Second wave of flu virus happening now — CDC

Second wave of flu virus happening now — CDC

The flu season had been dominated by the A-strain virus, but now the B-strain appears to be taking precedence, making up nearly 58 percent of the cases reported in the last few days, WFAA-TV reported. "Although the initial report of 36 percent overall efficacy for this year's vaccine in the United States that has been reported by our colleagues at the U.S. Centers for Disease Control and Prevention is better than some might have predicted, there is still clearly significant room for improvement".

While the flu numbers have dropped significantly since February, the CDC announced to expect another flu wave, particularly the B-strain that affects children in particular.

This is because people can get sick from both types of influenza during one season.

The flu remains considered widespread across ME, but the decrease in numbers may indicate the spread of the virus continues to slow.

In an update, the CDC says that reports of the influenza A virus are on the decline while reports of the influenza B virus were more prevalent. Experts recommend everyone who is unvaccinated get a flu shot while strains are still circulating.

"We know that illness associated with influenza B can be just as severe as illness associated with influenza A", Nordlund told CNN. "It's not necessarily so uncommon, but we just want to make sure people are aware that flu season is not over so you still need to remain vigilant when it comes to healthy behavioral habits".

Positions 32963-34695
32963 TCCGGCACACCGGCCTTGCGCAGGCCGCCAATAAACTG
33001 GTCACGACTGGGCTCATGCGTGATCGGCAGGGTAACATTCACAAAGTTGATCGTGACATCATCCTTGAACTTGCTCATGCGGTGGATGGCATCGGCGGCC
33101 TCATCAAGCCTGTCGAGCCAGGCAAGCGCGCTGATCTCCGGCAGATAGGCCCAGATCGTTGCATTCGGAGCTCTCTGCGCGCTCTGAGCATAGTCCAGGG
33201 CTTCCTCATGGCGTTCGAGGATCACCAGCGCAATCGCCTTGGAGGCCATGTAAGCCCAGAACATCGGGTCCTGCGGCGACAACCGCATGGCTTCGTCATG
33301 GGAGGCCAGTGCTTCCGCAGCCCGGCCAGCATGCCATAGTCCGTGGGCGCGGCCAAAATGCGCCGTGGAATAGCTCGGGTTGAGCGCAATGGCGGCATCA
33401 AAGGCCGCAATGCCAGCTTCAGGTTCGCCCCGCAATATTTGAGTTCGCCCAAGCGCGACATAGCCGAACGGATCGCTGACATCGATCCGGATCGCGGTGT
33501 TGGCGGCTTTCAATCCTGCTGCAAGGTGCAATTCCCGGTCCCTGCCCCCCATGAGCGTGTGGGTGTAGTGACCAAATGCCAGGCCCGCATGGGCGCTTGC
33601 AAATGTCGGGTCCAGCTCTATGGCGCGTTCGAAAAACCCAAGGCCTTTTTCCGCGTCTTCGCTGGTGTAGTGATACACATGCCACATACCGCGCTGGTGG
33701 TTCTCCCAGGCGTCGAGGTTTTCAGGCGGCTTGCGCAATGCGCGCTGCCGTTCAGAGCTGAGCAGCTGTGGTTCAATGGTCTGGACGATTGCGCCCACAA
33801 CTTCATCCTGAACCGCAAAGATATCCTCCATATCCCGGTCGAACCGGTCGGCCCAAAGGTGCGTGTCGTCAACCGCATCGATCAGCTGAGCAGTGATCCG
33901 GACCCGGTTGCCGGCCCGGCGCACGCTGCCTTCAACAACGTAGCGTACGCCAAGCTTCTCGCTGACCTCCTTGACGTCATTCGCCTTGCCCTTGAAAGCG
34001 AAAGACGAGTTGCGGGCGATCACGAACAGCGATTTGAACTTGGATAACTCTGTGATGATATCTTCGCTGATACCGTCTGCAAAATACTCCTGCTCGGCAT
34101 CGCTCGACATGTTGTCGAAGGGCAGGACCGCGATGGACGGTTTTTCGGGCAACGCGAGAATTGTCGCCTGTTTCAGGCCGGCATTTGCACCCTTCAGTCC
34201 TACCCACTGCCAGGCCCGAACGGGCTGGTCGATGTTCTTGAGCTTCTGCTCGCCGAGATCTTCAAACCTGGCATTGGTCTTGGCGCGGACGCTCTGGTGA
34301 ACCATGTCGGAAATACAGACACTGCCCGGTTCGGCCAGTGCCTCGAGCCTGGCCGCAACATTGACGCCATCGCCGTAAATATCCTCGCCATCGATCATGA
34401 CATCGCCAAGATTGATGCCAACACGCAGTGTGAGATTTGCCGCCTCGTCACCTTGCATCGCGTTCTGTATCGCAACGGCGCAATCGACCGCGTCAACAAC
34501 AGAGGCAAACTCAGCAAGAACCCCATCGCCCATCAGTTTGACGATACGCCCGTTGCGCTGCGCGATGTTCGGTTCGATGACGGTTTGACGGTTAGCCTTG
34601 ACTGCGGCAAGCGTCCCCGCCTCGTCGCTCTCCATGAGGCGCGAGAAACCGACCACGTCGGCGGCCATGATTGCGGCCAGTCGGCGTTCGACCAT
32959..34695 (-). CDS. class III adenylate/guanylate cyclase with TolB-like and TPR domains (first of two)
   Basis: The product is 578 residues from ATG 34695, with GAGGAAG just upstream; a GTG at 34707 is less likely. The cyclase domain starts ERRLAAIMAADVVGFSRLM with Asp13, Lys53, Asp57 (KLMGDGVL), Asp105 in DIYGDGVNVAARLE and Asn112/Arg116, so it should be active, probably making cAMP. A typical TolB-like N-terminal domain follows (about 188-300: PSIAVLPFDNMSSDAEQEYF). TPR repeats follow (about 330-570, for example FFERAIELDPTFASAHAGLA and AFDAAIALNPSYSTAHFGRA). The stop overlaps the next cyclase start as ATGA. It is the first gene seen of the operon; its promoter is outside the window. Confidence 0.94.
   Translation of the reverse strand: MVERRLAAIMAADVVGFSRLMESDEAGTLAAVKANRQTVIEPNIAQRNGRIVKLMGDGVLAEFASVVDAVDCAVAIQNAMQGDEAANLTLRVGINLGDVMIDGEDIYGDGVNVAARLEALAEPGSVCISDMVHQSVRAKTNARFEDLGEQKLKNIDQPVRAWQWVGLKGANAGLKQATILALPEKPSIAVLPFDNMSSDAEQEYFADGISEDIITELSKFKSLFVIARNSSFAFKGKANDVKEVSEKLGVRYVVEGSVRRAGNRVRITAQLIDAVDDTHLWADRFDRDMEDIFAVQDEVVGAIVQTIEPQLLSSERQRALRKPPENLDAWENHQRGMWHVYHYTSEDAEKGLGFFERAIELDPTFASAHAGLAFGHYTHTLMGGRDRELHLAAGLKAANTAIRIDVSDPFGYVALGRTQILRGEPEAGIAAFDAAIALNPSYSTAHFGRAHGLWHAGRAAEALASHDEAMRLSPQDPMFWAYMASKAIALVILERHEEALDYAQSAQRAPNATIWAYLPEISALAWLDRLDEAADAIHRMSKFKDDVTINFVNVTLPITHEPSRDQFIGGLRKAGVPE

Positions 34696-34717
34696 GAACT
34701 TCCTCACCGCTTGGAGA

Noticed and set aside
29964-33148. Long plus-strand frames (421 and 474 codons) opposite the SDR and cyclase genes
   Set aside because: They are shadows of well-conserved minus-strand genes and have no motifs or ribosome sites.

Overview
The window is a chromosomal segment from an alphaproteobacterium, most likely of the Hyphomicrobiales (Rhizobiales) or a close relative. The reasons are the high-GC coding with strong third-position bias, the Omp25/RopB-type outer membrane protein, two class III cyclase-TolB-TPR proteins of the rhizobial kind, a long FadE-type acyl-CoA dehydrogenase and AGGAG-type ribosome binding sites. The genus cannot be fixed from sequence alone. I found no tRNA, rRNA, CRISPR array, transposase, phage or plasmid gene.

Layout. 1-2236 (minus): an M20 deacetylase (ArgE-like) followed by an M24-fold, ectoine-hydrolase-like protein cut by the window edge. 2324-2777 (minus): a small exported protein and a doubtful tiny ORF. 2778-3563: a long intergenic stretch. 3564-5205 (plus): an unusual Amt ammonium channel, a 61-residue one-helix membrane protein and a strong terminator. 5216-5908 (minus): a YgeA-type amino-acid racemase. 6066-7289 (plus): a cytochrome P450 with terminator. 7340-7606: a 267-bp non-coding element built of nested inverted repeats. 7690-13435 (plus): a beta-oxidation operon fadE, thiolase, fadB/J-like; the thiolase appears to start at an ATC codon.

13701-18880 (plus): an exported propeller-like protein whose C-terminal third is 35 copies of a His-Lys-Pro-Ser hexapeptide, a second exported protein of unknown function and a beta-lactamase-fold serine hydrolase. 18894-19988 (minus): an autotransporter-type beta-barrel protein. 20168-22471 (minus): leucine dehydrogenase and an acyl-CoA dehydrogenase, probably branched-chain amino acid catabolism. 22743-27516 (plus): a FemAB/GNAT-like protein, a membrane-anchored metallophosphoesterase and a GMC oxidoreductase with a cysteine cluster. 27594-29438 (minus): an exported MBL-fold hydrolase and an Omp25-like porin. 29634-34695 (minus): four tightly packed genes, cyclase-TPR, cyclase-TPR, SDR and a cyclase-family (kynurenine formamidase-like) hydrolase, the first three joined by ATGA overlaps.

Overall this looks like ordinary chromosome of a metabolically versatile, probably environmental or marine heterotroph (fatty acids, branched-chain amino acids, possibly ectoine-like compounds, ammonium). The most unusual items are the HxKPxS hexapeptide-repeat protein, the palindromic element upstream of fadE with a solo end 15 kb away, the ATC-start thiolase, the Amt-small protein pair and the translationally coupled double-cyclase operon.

Meanwhile, the CDC's map shows widespread flu activity is still occurring this spring in 17 states, including Wisconsin.

At this time, the influenza A strain had accounted for 75 percent of all cases. This is a reversal of the trend in the cumulative data of the CDC since October 1, 2017, with 75.6 percent of specimens testing as influenza A strains and only 24.4 percent as influenza B strains. You can catch it again.

Doctors' offices are preparing for flu season to last longer than normal and could see patients until the end of May and possibly even into June.

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